Fed’s Mester wants ‘much more evidence’ that inflation has been defeated


Cleveland Federal Reserve President Loretta Mester said Thursday that this week’s news showing lower levels of inflation isn’t enough to convince her that the central bank has won its battle against higher prices.

“We’re making progress on inflation, discernible progress. We need to see more of that,” Mester told CNBC’s Steve Liesman during an interview on “The Exchange.” “We’re going to have to see much more evidence that inflation is on that timely path back to 2%. But we do have really good evidence that it has made progress and now it’s just, is it continuing?”

In separate reports, the Labor Department said that consumer prices were unchanged in October from the previous month, while wholesale prices actually fell 0.5%.

While the producer price index fell below the Fed’s 2% 12-month inflation goal, the consumer price index was still at 3.2%, and even higher when excluding food and energy, at 4%.

Following the reports, market pricing in the futures market completely eliminated the possibility that the Fed would be approving any additional interest rate hikes. Moreover, the market is now pricing in the equivalent of four quarter percentage point rate cuts next year, according to a CME Group gauge.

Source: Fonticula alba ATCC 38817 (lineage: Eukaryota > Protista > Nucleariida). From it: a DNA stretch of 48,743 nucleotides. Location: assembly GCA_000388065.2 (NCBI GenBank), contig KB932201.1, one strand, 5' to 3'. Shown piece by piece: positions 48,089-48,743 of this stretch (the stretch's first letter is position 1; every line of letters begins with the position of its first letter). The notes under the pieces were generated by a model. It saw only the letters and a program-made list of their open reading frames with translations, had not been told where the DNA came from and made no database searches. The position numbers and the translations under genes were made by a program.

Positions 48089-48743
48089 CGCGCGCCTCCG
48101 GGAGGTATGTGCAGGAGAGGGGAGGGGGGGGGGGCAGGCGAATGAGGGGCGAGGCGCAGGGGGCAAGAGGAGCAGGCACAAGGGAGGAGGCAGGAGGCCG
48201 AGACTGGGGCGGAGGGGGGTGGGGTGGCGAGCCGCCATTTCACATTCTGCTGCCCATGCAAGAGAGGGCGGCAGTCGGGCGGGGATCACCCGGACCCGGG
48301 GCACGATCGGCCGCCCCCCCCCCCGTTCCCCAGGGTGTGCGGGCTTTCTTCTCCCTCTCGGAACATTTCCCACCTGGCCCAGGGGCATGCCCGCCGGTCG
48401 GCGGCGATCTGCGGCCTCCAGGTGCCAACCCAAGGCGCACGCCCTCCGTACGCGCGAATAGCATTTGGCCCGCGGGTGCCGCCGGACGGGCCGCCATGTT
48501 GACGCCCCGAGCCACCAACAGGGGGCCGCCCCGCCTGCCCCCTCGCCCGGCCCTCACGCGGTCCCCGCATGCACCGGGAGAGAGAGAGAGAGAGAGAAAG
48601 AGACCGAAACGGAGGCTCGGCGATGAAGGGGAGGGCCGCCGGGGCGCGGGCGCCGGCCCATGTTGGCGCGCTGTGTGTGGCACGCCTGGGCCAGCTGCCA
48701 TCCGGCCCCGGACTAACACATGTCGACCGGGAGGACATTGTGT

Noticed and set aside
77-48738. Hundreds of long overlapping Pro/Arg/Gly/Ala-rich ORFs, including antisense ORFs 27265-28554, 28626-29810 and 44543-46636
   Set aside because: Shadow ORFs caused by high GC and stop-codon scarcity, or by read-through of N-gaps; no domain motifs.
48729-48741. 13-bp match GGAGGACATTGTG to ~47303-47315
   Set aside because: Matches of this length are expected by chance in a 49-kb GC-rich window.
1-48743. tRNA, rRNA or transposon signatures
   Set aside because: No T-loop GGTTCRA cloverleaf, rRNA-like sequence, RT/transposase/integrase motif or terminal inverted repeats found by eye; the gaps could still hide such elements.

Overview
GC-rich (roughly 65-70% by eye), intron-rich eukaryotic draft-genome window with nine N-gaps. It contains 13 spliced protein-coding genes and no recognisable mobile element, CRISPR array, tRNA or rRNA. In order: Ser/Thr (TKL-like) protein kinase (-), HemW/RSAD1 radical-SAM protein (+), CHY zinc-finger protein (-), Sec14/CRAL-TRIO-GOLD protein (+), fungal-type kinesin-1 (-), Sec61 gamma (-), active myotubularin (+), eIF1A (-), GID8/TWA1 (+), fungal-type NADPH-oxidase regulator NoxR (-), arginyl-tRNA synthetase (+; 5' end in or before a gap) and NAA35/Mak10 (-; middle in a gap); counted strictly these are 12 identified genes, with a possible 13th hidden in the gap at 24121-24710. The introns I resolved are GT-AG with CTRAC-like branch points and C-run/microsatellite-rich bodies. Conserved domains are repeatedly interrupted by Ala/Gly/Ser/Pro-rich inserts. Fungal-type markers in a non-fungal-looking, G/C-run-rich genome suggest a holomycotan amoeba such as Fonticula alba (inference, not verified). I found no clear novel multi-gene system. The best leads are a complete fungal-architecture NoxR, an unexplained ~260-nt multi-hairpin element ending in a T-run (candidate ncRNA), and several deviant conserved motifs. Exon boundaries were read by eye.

But Mester said she’s reserving judgment on where policymakers go from here.

“I haven’t assessed that yet. Where I think we are right now is we’re basically in a very good spot for policy,” she said.

Comparing the Fed’s position to navigating a ship, Mester said, “We’re at the crow’s nest. What does the crow’s nest let you do? It lets you look out on the horizon and see where the data is coming in, where the economy is evolving. And then we’ll have to see: Is it moving in the way that we forecasted?”

The Federal Open Market Committee next meets on Dec. 12-13.

Mester, who gets a vote on the committee in 2024 but will retire in midyear having met the Fed’s limit for time served, said she hasn’t made up her mind about where she thinks rates should go.

“My feeling is that it’s really not about cutting rates. It’s really about how long do we stay in a restrictive stance and perhaps have to go higher given what happens in the economy,” she said.

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